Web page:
In the European Union, despite what many protest groups and left leaning political parties would have us believe, we live in unprecedented comfort.  We have access to levels of health care, social supports, education and leisure opportunities that previous generations could only have dreamed of.   The average per capita GDP of EU nations is around $38,000.  Luxembourg tops the EU list at over $92,000, with Romania listed as the poorest EU state at $19,400.  Ireland’s per capita GDP is $46,800, making us the third wealthiest member of the EU, the seventh wealthiest in all of Europe and the sixteenth wealthiest sovereign nation on the planet.  At the bottom of a long list of 198 sovereign nations you will find the Central African Republic, which in 2014 had an estimated per capita GDP of just $600 dollars.  To put that in context, as if it was needed, it is 1.28% of the per capita GDP if Ireland, 1.5% of the EU average and just 3.09% of the GDP of the EU’s poorest member, Romania.  It is a mere 4% of the global per capita GDP average of $15,000.  These are startling numbers.  Thirty per cent of the 198 countries in the world have a per capita GDP of less than $5,000.  Twenty two of the world’s forty wealthiest nations are in Europe, while thirty of the forty poorest countries in the world are in Africa, a continent rich in resources which has been raped, pillaged and plundered by white Europeans for over four hundred years.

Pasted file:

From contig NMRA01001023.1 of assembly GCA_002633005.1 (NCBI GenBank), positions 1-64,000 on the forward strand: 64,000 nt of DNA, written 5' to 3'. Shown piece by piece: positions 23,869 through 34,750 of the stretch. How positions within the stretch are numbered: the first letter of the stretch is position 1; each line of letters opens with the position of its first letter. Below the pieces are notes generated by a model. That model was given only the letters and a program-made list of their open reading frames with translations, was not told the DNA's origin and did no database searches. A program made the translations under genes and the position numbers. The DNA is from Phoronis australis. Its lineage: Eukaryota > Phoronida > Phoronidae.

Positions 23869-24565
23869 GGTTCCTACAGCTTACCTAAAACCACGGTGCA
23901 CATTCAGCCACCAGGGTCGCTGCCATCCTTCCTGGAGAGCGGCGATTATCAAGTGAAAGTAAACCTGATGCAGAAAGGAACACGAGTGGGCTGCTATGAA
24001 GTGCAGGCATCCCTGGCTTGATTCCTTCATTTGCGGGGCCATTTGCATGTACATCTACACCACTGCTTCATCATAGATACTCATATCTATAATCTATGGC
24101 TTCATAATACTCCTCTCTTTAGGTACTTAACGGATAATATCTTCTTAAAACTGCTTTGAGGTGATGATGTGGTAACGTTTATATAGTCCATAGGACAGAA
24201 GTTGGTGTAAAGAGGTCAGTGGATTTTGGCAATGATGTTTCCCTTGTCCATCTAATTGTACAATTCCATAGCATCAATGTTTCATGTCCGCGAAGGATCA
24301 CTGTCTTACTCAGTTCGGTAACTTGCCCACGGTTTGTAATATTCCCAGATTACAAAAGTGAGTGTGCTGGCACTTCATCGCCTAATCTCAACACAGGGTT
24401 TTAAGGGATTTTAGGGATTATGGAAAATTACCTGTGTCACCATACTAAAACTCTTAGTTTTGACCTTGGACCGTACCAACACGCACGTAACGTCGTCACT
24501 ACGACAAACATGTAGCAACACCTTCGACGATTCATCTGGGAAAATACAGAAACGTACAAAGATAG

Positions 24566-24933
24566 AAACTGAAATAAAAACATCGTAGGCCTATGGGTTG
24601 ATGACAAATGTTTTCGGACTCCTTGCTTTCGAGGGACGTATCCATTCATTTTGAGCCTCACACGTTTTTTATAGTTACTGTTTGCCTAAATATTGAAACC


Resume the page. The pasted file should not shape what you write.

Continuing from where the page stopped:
Jeremy Corbyn was today elected leader of the British Labour Party, and during his victory speech he said “…poverty is not inevitable.”  Maybe he is right.  Maybe poverty is not inevitable.  Maybe whoever said, all those years ago, that he poor will always be with us, was wrong.  Maybe there is a way that humankind can agree to share equally the resources and wealth of this planet.  However, one hundred thousand years of human history and a couple of hundred years of capitalism would, it seems, provide a convincing argument to the contrary.